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Germany adopts regulations to reduce heating and lighting

Germany adopts regulations to reduce heating and lighting

As part of attempts to safeguard the nation’s gas supplies to counterbalance throttled deliveries from Russia. The energy-saving measures authorized by the cabinet on Wednesday(31st August) will result in cooler public buildings and darker streets in Germany this winter. Therefore, Germany adopts regulations to reduce heating and lighting this winter.

Germany adopts regulations to reduce heating and lighting this winter, as part of attempts to safeguard the nation's gas supplies.
Germany adopts regulations to reduce heating and lighting

Why the new law?

    • The government implemented the gas tax to help importers avoid insolvency and stop significant market distortions.
    • The fee is designed to cover the additional expenses importers must incur for the quick and costly purchase of alternative gas as a result of the Russian supply disruption.
    • Gas flows via the Nord Stream 1 pipeline to Germany have been reduced to 20% of capacity, according to Russian gas giant Gazprom (GAZP.MM).
    • Berlin has criticized the action as being politically motivated in light of the sanctions Europe has imposed on Russia for its invasion of Ukraine.
    • The rule, however, was criticized for allowing all impacted enterprises to apply for support even if they do not require it.
    • The law to give energy transport priority on a portion of the nation’s rail networks was also approved by the cabinet.

What are the new rules?

    • The new gas tax in Germany will cost 2.419 cents per kilowatt hour (ct/kWh) when it goes into effect on October 1.
    • The fee, which is expected to stay in place until 2024, could accelerate inflation further and start to fully take effect after current relief measures for energy costs expire later this year, according to researchers.
    • The law, which will go into effect in less than a week and initially last for six months, will prohibit the heating of public structures like town halls and train waiting rooms to temperatures higher than 19C (66.2F).
    • It will also require the turning off of radiators in hallways, foyers, entranceways, and technical rooms.
    • Additionally, legislation was implemented to reorder transportation on the railways, giving coal and oil trains priority over passenger or other commodities trains.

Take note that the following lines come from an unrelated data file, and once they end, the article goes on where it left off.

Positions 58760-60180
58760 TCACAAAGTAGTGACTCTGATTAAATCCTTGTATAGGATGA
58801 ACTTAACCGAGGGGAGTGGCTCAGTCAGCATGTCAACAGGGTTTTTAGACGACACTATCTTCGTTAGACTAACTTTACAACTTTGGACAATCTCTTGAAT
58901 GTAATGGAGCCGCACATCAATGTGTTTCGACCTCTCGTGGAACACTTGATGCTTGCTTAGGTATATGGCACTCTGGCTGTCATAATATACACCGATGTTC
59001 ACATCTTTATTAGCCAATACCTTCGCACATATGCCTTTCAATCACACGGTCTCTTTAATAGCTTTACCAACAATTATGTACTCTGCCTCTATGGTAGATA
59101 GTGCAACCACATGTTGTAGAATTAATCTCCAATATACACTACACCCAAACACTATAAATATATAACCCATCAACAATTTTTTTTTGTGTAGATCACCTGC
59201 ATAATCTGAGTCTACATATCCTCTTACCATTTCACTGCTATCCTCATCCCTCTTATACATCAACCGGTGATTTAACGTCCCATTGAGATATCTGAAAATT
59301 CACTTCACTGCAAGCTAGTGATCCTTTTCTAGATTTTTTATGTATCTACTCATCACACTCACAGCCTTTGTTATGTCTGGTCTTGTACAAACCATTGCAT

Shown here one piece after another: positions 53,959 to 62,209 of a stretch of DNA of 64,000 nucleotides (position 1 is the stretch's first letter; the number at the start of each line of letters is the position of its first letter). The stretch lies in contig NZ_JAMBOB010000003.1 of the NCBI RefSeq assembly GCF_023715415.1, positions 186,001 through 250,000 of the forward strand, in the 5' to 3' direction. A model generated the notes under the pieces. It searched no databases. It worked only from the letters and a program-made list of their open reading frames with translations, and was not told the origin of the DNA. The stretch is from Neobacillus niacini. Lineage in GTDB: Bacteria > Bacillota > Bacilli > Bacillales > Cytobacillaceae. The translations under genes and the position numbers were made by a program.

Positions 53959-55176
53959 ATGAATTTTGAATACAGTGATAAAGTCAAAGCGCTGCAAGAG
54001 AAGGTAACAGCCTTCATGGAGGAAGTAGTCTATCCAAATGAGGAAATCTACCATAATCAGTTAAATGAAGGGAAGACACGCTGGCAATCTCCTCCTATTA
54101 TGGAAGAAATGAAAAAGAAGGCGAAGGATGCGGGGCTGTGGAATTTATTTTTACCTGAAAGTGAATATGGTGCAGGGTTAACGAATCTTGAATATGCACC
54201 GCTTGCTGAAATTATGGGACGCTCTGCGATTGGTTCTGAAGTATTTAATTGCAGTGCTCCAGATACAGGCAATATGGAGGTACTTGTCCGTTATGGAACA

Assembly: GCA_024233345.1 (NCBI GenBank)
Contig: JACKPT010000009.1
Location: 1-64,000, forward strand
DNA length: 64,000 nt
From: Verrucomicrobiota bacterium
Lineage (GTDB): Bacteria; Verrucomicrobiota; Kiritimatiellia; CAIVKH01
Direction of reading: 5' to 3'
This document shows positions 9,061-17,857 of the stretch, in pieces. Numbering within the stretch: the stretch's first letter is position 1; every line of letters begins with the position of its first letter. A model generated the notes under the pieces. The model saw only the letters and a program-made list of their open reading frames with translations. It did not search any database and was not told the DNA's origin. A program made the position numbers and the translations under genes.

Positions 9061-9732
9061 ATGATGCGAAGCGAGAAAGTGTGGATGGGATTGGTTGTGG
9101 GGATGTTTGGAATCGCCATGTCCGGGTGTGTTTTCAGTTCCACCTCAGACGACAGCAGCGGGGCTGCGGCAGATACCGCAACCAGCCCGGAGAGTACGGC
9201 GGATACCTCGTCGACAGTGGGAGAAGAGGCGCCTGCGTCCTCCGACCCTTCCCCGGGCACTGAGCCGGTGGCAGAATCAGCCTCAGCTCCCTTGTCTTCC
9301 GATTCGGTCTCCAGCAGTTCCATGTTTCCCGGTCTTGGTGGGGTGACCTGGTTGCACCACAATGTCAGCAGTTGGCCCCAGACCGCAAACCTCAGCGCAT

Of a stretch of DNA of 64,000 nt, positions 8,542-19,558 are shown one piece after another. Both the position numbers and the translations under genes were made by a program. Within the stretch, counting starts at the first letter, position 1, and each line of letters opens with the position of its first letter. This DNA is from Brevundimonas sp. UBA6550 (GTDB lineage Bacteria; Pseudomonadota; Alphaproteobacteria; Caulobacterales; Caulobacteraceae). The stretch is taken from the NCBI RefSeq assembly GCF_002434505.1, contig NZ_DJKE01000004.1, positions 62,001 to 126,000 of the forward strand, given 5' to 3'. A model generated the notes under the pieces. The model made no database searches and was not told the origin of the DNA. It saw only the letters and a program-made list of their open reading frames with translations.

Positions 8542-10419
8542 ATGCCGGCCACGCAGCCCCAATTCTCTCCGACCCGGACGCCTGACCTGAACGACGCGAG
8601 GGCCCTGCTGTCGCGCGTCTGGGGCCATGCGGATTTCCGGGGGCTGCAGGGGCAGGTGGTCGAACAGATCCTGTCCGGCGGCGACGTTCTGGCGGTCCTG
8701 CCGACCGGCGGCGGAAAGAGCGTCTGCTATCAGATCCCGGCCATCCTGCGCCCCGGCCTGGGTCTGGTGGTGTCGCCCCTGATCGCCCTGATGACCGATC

• Building facades and monuments won’t be lighted up for merely aesthetic purposes anymore due to energy regulations.
    • Numerous energy-saving measures have already been put in place by authorities in Berlin and other cities. The lights at the capital’s Brandenburg Gate have turned off a few weeks ago.
    • Businesses may be prohibited from keeping their storefronts illuminated at night, and buildings and monuments will no longer be lit solely for aesthetic reasons.
    • The heating of private swimming pools will also be banned.
    • The German government expects the new regulations to cut gas use by about 2%.
    • Over the following two years, the reforms could help individual households, businesses, and the public sector save a combined 10.8 billion euros ($10.7 billion).

Are the regulations to reduce heating and lighting permanent?

To tackle the situation, Germany is seeking to build two liquefied natural gas facilities. On the North Sea coast in addition to the new energy-saving measures to help increase gas storage for the winter.

The three guiding concepts of German environmental policy-polluter pays, precaution, and cooperation. These are reflected in law and other economic tools, proactive efforts to solve emerging problems, and increased stakeholder participation and involvement. Hopefully, the new regulations to reduce heating and lighting are only temporary, and the German government will soon address the problem and remove the root cause.

Also read,

RHINE RIVER’S LOW WATER LEVELS HARMS GERMANY’S ECONOMY

GERMANY TO INCREASE THE BLOCKED AMOUNT OF FOREIGN STUDENTS

Everything you need to know about the €300 energy relief payment from Germany

 

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